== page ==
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Early CGM devices were expensive and had problems with accuracy and reliability, and patients often needed to provide finger-prick data to keep them. Modern CGMs are smaller and cheaper, but are they reliable?

Female runner demonstrating glucose monitoring for mobile phone

Diabetes is a major contributor to the burden of global chronic disease. In the UK, over 3 million people have type 2 diabetes, and the prevalence is predicted to rise. Some patients can be treated with a combination of diet and exercise, others with oral medications, such as metformin. However, some patients suffer from type 1 or more severe forms of type 2 diabetes and have to inject insulin to maintain good glycaemic control. This can have mixed effects on patients’ quality of life. In one recent survey, 68% of patients reported that insulin treatment had a positive or neutral effect on their quality of life, although  60% of patients agreed that insulin treatment was “restrictive”. Not only do patients have to inject insulin, they should also perform regular finger pricks to check their blood glucose. NICE recommends that all patients with type 1 diabetes should test 4 times per day and in some cases up to 10 times per day.

Blood glucose testing is unpopular, and some patients report frustration and anxiety when trying to meet the requirements. Furthermore, the results are not always as helpful as they might be. A single test cannot distinguish between hypoglycaemia that is resolving and hypoglycaemia that is getting worse and requires treatment. Self-monitoring also fails to detect night-time hypoglycaemia, which is the cause of 6% of all deaths in young people (under 40) with type 1 diabetes.

One potential solution is continuous glucose monitoring. First marketed in the early 2000s, continuous glucose monitors (CGMs) measure the glucose concentration of interstitial fluid with a subcutaneous probe. This lags behind the blood glucose concentration, but only by around 7 minutes. Modern CGMs provide real-time data and can also produce graphs showing glucose concentrations over days, weeks and months, which can be used to guide treatment.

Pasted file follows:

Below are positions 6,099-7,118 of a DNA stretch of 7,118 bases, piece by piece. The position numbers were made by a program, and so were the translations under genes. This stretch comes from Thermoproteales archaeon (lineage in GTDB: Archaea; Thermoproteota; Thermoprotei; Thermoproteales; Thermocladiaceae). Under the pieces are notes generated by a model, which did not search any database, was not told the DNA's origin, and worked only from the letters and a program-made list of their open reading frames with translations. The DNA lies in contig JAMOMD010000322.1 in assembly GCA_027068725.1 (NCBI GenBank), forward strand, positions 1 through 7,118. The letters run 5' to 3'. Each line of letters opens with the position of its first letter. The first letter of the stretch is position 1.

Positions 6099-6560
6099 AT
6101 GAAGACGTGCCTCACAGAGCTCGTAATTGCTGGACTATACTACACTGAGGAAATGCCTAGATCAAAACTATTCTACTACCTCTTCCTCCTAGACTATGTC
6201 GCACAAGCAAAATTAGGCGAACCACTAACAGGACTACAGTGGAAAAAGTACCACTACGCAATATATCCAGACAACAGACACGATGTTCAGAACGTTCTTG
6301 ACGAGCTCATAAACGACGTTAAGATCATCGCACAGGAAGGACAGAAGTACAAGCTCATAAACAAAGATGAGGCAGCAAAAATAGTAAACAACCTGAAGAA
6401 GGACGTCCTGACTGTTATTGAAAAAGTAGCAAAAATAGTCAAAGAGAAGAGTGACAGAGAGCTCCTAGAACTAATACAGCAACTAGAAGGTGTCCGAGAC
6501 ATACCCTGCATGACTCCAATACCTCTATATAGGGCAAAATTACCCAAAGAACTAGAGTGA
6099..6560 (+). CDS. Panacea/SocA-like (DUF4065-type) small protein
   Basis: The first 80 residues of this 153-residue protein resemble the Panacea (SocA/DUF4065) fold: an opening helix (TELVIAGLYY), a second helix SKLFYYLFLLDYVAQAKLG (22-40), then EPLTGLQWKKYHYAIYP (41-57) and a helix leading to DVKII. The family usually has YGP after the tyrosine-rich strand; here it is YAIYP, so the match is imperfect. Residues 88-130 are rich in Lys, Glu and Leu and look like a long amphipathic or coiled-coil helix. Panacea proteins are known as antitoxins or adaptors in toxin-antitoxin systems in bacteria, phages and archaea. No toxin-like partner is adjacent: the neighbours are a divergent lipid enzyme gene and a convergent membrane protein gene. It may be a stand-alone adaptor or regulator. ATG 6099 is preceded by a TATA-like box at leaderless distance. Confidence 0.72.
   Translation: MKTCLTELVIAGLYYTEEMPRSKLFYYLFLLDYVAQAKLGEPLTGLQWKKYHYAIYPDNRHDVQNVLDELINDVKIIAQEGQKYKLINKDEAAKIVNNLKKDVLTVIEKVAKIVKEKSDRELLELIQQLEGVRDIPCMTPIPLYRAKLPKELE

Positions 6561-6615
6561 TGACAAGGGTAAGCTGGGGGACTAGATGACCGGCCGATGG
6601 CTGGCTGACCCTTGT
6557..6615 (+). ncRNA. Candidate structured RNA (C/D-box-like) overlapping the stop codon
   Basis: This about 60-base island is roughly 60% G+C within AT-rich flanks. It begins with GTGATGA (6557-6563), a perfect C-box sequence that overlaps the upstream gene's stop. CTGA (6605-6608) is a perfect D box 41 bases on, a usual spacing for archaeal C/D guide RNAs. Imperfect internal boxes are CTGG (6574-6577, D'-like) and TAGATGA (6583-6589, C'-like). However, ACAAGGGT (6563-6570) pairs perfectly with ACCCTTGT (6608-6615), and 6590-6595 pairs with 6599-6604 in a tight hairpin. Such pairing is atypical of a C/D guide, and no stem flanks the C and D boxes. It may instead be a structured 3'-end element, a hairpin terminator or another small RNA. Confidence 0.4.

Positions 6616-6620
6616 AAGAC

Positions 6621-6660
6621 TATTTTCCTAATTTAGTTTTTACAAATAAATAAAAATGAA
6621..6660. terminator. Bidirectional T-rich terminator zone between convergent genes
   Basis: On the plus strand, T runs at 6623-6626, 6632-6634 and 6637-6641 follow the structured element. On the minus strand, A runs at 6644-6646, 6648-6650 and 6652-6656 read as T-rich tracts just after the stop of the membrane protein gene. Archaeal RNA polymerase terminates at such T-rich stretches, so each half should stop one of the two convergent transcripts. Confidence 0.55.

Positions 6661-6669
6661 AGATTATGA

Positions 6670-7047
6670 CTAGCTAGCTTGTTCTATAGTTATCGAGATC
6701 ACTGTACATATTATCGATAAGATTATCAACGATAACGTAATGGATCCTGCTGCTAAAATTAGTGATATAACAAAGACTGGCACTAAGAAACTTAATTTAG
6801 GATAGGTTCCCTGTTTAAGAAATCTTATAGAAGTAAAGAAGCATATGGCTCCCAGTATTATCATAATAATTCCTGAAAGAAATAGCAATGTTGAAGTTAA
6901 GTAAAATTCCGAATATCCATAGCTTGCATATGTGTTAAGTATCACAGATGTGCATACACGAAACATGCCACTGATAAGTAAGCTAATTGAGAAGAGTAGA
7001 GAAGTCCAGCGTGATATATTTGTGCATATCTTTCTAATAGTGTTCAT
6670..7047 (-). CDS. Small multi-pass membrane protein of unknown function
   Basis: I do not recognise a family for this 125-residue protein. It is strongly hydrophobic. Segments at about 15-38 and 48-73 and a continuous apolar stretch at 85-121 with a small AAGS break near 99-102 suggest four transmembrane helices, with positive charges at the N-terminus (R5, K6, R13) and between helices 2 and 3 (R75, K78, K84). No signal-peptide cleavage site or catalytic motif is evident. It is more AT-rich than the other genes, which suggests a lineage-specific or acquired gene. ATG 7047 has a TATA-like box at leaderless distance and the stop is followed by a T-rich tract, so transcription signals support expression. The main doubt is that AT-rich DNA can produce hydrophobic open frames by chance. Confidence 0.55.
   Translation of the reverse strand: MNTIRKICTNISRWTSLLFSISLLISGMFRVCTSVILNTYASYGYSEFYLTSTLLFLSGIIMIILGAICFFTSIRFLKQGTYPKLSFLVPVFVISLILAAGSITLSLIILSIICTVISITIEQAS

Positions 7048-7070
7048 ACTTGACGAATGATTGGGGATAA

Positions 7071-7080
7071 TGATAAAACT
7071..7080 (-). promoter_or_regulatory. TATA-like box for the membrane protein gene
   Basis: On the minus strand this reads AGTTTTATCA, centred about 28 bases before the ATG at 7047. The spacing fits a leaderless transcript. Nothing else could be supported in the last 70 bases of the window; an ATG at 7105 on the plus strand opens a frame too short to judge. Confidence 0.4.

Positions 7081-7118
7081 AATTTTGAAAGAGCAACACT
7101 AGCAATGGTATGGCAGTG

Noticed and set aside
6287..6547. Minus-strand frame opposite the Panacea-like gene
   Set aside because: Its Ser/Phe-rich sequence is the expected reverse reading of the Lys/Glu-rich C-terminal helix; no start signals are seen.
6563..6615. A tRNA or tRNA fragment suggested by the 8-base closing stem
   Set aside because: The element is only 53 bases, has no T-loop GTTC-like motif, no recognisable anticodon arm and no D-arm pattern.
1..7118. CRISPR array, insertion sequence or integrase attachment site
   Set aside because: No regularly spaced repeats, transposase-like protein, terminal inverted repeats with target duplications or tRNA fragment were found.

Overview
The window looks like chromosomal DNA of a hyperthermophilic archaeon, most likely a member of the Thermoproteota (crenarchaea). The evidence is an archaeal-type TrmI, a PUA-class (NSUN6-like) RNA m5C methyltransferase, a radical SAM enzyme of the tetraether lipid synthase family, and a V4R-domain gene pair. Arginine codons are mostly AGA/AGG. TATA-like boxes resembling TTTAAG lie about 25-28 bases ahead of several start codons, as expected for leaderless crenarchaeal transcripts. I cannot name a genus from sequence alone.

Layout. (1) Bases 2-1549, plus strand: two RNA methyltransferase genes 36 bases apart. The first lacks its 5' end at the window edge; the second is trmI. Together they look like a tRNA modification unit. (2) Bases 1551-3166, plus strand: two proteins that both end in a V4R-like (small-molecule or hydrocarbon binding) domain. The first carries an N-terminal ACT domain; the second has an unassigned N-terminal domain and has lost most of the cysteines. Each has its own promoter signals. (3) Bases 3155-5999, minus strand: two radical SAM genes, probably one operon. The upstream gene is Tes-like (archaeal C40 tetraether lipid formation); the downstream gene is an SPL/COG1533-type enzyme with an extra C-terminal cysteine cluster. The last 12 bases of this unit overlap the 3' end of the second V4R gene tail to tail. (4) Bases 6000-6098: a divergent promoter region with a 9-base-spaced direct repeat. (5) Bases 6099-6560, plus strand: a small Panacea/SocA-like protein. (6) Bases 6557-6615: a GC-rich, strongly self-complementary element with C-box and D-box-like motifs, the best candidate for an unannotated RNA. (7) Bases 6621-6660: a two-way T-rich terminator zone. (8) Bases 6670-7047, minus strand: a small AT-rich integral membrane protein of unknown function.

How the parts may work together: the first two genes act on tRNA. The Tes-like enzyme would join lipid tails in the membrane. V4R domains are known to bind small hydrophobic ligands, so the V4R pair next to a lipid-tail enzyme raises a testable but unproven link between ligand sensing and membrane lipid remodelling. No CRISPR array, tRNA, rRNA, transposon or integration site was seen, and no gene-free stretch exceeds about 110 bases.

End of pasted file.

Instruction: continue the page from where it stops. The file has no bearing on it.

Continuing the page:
Many devices can download data to smartphones. The possible stated benefits of such CGMs are improved acceptability to patients and improved glycaemic control. In the future, they may even act as a first step in creating an “artificial pancreas” by automatically adjusting the dose of insulin supplied by an insulin pump in response to glucose concentrations. However, in order be more widely adopted, high-quality evidence of a clear benefit for CGMs versus finger prick testing is needed.

recent systematic review and meta-analysis showed that in adults with type 1 diabetes CGMs provide a modest reduction in HbA1C – a marker of long-term glycaemic control. This reduction, if applied to the baseline HbA1c in adults in the trial would have led to a change from 66.1 to 63.1 mmol/mol (the UK target for type 1 diabetes is 48 mmol/mol)*. This conclusion has been supported by the results of two other trials (DIAMOND and GOLD) published since the review. As well as confirming a benefit in reducing HbA1c, the GOLD trialists investigated the quality of life using three different questionnaires. CGMs were associated with improved quality of life. DIAMOND showed that the CGM group spent less time in hypoglycaemia (blood glucose <3.9 mmol/L**) than the control group at 43 vs 80 minutes per day.

There are still problems. One is the lack of evidence that CGMs reduce HbA1C in children under 16. This may be because the devices are being used to adjust insulin doses, in order to reduce the frequency of severe attacks of hypoglycaemia. Severe hypoglycaemia provides a falsely reassuring HbA1c by lowering the average blood glucose concentration, but it is in fact very dangerous. Unfortunately, since most trials are designed with the statistical power to look for a reduction in HbA1C, there are no data to support this theory in children, even though DIAMOND showed that CGM reduced time spent in hypoglycaemia in adults.

Data are also lacking for elderly people. The mean age in the most recent systematic review was 42. Given the large number of elderly people with diabetes, this is not representative of the target population. Furthermore, low confidence in using new technologies and a lack of trust in their usefulness often act as a barrier to uptake in this group.

While the current evidence does show multiple benefits from CGMs, many problems remain unresolved. A reduction in HbA1c of only 3 mmol/mol compared with finger-pricks may not be clinically significant. Data are lacking for several key groups, including children and elderly people, and no systematic review has shown that these devices reduce the risk of hypoglycaemia. These difficulties are compounded by the rapid pace of change in the field. New, updated devices are released every year, and this affects the relevance of data obtained with earlier devices. In the meantime, it is vital that researchers and healthcare providers continue to monitor new developments and incorporate new evidence into guidelines and reviews as it becomes available

Philip Oddie is a sixth-year Medical Student who has recently completed a Special Study Module (SSM) with the CEBM.

*Values have been converted from the DCCT units used in the paper to the UK standard IFCC units

** Values have been converted from mg/dL to mmol/L